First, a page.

The American Institute of Architects (AIA) announced this morning that the Architectural Billing Index* (ABI) slipped slightly in the month of November. Last month’s score came in at 50.6 whereas October’s ABI score was a 50.8. Despite the slight decline, November marked the second-consecutive month of increased demand for design services.
Within the index, multifamily residential had the highest score at 51.7, followed by mixed-practice at 51.3, commercial/industrial at 50.4 and institutional at 49.5.
AIA Chief Economist Kermit Baker has pointed to the ambiguity surrounding the election as having an impact on ABI scores for the past several months. This month, he attributes the stagnant ABI scores to uncertainty surrounding President-elect Donald Trump’s infrastructure plans. He believes that it is “still too early” to determine how Trump’s plan will impact the industry.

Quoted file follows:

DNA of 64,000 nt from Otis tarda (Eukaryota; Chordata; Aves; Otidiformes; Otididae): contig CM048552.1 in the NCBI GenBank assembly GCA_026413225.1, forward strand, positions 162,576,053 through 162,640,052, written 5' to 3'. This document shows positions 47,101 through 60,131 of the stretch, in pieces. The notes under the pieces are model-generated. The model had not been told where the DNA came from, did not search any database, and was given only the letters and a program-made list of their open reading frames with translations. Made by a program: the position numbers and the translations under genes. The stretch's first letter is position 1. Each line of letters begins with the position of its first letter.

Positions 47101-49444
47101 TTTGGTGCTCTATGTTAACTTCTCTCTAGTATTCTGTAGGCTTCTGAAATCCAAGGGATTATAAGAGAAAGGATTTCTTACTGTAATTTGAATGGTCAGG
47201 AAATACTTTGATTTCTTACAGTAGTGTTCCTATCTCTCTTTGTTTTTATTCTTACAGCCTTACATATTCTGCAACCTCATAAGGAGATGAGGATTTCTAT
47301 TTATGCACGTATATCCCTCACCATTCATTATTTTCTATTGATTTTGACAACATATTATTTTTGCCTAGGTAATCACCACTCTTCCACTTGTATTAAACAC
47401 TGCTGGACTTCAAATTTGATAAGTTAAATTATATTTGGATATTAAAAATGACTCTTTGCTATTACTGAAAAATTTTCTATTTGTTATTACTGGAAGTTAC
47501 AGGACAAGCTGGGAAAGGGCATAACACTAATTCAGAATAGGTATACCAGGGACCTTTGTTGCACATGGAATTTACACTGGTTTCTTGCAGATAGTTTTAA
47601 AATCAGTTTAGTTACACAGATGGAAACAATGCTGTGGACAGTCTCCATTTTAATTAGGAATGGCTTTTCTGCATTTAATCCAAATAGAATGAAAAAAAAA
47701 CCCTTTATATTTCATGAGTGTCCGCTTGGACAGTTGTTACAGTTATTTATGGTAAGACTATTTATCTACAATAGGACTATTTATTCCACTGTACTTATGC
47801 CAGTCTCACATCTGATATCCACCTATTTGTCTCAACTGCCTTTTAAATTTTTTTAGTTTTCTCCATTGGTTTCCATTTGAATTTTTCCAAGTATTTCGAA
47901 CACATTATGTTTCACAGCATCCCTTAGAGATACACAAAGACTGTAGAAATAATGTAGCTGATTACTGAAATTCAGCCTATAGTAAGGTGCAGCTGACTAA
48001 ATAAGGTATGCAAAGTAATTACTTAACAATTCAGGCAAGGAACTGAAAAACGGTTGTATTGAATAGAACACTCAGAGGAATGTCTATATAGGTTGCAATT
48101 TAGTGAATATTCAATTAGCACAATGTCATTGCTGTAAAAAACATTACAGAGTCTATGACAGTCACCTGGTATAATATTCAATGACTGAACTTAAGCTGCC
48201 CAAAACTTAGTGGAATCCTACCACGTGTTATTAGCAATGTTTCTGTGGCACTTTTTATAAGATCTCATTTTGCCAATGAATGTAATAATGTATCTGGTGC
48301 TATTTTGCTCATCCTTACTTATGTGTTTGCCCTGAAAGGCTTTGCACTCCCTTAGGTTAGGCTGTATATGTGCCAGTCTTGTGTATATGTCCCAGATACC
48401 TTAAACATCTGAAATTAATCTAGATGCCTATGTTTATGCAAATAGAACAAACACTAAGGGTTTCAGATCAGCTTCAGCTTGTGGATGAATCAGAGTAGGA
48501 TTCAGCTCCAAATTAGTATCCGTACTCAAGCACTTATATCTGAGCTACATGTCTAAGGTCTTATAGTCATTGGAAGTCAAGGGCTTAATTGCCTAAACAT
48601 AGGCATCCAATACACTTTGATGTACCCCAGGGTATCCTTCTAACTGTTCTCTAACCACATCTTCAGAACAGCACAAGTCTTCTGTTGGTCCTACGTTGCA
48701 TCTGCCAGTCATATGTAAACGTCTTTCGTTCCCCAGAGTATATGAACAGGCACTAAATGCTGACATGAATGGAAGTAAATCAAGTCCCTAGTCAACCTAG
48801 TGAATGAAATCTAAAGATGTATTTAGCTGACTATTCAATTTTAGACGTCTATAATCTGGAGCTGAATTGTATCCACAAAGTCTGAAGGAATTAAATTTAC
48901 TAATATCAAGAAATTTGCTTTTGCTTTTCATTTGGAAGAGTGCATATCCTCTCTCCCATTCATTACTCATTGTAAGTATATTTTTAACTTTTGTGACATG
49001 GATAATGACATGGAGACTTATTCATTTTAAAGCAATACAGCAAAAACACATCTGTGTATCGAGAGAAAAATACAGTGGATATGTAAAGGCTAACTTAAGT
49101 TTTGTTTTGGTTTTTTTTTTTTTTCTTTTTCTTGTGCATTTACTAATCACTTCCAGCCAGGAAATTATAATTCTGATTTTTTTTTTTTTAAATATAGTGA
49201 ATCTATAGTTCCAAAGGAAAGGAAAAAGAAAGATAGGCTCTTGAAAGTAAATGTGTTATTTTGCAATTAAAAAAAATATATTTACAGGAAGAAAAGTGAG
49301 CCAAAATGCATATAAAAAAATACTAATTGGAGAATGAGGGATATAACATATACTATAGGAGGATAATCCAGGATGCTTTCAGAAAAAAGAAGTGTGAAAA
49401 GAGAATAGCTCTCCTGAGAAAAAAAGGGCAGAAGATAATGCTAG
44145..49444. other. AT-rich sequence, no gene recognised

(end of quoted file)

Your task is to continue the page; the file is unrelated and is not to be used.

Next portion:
Baker added that “architects will be among the first to see what new construction projects materialize,” and he expects the next few months to offer a more clear direction for the future of the industry. Most construction economists expect construction activity to continue growing in at a rate of 5%-7% 2017.
*The ABI (Architectural Billing Index) is an economic indicator of construction activity. The score is derived from results of a monthly survey asking AIA firms whether their billings increased, decreased or stayed the same from prior month. Anything about a score of 50 indicates an increase in billings; below a 50 indicates a decline. The score is also a predictor of construction spending with a nine to twelve-month gap between architectural spending and construction spending. ABI news is broken out on a monthly and quarterly basis.